Google Headset Removal Uses SMI’s Eye Tracking HMD based on HTC Vive to Create Mixed Reality

Eye Tracking HMD based on HTC Vive VR and AR Eye Tracking
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Google has taken up the challenge of turning the virtual reality experience into a shared experience by making the headset disappear – Google headset removal – allowing others to see the person behind the mask while they enjoy immersive worlds.

The project involves researchers from Google’s Machine Perception team, Daydream Labs team and the YouTube Spaces recording studio. They film a participant standing in front of a green screen to generate a background for the mixed reality output. The subjects face is filmed using ‘dynamic face model capture’, which records images that are then combined to build a dynamic model of the human face.

Seated in front of a camera, the subject is made to look in all directions while their gaze is filmed. The collection of eye movement and blink recordings are stored in a gaze database.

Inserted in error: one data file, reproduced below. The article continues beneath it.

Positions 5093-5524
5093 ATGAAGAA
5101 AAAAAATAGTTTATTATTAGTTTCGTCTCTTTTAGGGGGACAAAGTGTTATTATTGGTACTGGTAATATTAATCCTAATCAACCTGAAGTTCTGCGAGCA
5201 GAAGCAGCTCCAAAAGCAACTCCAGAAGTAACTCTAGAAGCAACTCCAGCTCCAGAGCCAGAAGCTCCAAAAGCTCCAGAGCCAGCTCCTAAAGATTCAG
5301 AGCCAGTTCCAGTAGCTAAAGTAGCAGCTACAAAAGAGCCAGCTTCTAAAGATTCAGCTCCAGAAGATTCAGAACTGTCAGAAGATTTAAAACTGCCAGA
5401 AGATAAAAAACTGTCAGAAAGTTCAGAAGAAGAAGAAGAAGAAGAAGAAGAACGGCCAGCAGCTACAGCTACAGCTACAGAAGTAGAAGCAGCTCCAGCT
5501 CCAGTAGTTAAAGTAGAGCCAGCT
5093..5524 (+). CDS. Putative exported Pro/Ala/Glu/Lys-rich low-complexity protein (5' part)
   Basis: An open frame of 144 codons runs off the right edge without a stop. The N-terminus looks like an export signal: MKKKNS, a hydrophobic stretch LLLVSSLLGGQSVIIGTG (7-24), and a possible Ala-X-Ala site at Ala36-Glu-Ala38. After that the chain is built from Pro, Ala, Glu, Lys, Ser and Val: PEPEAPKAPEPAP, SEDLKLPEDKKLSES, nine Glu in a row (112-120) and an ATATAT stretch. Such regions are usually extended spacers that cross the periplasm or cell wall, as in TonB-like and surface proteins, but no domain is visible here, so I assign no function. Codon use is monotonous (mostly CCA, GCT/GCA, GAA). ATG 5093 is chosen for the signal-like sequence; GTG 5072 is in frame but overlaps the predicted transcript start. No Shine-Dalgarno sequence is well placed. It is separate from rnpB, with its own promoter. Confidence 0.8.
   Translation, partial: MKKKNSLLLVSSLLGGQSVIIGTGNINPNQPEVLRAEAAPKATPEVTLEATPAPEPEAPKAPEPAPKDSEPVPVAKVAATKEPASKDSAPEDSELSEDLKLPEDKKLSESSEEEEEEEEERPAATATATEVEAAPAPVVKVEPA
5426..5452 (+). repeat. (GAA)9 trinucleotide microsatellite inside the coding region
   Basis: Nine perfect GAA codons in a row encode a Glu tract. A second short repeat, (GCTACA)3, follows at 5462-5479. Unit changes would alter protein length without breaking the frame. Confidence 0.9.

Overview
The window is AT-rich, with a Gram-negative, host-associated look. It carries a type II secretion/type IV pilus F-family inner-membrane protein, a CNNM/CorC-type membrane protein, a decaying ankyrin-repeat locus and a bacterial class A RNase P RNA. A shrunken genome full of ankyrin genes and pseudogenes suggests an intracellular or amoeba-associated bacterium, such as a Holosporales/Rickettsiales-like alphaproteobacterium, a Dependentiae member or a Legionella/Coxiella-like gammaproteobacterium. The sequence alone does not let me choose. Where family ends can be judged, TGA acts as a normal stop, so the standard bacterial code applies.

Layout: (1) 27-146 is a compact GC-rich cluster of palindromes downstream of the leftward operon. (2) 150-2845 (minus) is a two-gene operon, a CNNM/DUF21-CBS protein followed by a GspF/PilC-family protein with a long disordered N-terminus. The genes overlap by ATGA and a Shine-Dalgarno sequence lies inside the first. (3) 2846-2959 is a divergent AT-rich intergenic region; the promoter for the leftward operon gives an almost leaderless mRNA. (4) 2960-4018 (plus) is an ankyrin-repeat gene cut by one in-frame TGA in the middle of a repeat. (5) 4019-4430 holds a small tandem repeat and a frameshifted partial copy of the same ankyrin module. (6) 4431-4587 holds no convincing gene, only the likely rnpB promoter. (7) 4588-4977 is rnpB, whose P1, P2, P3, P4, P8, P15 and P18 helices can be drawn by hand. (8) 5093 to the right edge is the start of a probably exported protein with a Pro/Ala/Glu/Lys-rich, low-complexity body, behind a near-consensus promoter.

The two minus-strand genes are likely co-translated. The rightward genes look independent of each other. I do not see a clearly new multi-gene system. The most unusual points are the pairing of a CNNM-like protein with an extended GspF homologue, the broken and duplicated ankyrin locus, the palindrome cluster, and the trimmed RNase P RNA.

SMI’s Eye Tracking HMD based on HTC Vive is needed when the experiment finally comes together in the studio. As this video shows, the subjects paint and play games in 3D, while their faces are seen through a semi-transparent headset which Google calls the “scuba mask effect”. For the first time someone wearing a VR headset and all their actions are visible for others to see.The reason we can see their eyes move is because gaze direction is measured by SMI Eye Tracking and in turn, that eye tracking data triggers the appropriate stored imagery from the gaze database; making for a realistic depiction of the person behind the mask.

In the final scene of this video, the player removes the headset to reveal his face which is uncannily like that which has just been created for this project.

So why have they done it? After all, this isn’t a product or app you can download and use yourself. Tom’s Hardware believes such mixed reality experiences have value in that they could help to “catapult VR into the mainstream”. Eye tracking – and human faces with realistic eye movements – help make VR real as a shared, multi-media experience.

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Tim Stott

Tim Stott

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